By Joanna Newman

THE US soya bean market is still sky-high despite futures values bouncing slightly in the past week.

The Chicago May futures contract settled on Tuesday (16 March), at 482.75¢/bushel, its highest close since mid-February.

Traders may have been reacting to news that rain is delaying the Brazilian harvest.

But the weather-related glitch will have little impact in the long term and South America will soon add a record soya bean crop to the already swollen inventories in North America.

US carry-over stocks will double to 410 million bushels at the end of the 1998-99 season and climb to 565 million bushels in 1999-2000, according to the US Department of Agriculture.

Meanwhile, this years devaluation of the Brazilian real has enhanced the countrys export competitiveness at the expense of the USA.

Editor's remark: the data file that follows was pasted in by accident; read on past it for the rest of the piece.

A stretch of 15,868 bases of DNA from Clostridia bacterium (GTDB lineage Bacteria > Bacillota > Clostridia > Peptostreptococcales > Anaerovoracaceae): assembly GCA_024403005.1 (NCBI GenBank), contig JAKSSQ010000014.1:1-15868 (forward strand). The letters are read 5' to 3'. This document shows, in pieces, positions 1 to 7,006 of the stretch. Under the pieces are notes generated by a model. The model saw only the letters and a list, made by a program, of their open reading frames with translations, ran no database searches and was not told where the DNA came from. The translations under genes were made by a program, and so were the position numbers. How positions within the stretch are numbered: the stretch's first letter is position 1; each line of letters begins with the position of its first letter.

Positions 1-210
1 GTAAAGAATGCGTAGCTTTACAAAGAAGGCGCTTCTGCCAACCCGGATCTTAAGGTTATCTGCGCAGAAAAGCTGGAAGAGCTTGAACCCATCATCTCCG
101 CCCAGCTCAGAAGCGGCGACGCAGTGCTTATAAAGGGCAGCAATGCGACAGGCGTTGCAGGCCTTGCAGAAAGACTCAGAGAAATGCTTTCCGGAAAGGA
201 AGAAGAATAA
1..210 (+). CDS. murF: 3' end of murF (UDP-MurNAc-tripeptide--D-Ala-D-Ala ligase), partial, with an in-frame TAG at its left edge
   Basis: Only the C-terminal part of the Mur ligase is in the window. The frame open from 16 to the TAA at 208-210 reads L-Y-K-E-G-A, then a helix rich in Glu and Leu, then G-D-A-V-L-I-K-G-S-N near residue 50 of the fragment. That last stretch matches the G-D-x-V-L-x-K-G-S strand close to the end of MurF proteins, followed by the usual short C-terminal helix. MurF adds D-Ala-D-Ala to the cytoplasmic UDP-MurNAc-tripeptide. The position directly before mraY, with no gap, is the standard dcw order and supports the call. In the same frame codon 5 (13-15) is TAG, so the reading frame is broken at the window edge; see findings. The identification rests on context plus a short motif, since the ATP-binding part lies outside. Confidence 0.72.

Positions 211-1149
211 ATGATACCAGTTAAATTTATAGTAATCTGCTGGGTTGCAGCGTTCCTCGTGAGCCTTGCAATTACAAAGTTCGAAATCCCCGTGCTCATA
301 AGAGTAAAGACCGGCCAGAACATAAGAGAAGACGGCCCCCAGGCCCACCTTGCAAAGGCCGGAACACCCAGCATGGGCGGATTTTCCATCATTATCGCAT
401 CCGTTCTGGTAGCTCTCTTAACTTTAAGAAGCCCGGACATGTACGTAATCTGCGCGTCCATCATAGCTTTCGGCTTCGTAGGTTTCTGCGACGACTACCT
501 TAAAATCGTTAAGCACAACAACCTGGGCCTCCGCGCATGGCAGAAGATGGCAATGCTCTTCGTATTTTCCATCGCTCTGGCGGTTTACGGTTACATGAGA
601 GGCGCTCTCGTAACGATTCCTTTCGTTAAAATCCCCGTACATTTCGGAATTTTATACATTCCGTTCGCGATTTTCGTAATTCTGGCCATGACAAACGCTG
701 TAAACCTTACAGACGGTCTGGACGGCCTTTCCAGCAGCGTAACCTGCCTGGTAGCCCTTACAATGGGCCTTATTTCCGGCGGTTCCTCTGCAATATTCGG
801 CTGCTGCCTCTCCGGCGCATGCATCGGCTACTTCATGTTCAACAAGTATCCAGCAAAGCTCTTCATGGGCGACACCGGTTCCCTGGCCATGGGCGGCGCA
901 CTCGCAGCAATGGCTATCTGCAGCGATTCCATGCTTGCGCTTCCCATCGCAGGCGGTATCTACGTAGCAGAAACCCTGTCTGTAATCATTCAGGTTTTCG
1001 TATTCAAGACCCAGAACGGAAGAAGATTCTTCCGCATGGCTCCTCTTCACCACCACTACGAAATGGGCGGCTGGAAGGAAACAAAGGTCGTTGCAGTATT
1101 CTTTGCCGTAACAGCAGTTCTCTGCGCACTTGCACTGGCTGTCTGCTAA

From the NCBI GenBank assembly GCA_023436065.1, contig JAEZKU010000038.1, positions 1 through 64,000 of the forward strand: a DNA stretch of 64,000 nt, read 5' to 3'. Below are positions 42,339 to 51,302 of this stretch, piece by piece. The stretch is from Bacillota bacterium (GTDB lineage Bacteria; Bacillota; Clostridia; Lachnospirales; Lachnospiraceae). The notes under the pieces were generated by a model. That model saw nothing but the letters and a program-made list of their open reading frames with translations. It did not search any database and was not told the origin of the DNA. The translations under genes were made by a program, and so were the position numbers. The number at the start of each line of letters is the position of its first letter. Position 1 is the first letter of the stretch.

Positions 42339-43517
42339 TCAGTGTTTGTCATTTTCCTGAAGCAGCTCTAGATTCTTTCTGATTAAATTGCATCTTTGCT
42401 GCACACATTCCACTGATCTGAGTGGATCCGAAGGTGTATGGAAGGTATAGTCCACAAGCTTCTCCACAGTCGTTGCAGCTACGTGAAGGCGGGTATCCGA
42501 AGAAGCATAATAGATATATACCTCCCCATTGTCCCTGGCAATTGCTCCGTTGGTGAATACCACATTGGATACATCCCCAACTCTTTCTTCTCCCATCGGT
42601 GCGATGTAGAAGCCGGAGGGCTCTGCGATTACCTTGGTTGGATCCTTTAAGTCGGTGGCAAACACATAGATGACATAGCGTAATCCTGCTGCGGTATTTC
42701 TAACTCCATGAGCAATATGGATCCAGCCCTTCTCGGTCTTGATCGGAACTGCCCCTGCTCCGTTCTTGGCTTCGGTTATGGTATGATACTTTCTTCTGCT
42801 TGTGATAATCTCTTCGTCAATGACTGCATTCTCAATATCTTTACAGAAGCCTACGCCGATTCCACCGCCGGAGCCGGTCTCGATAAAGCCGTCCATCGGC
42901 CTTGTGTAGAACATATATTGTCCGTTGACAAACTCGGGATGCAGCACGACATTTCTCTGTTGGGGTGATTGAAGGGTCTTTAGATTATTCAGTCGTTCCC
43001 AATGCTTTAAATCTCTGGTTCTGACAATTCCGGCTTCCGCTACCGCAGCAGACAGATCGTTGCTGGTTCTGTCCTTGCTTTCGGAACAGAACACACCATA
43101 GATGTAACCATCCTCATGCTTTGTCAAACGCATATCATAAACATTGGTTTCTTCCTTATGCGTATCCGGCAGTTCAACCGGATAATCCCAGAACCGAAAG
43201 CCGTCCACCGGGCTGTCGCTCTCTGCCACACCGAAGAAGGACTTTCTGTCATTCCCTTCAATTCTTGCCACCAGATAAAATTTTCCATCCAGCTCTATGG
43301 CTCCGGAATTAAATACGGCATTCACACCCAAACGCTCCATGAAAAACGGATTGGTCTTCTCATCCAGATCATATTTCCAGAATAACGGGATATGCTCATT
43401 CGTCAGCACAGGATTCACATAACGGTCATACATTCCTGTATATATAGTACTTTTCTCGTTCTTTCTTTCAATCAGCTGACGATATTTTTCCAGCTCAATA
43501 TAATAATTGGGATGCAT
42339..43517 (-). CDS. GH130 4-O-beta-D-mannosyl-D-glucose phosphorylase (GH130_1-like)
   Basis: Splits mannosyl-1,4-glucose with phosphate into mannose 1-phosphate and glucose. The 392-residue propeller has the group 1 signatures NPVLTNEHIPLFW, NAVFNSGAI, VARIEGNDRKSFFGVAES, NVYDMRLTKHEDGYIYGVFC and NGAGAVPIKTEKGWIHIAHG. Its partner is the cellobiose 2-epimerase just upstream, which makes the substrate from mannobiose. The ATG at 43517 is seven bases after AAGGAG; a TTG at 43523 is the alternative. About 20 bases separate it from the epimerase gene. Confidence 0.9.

Despite oversupply and low prices, US bean acreage is about to increase. Distorted federal subsidy programmes such as Loan Deficiency Payments will encourage US farmers to plant more soya beans in place of maize or cotton this spring.

Faced with this anomaly, there are conflicting rumours that Congress will move swiftly to amend farm programmes this year. This could have a major impact on the soya bean market.

The market will pay close attention to the planting intentions and inventory reports, both to be released by the USDA at the end of March.

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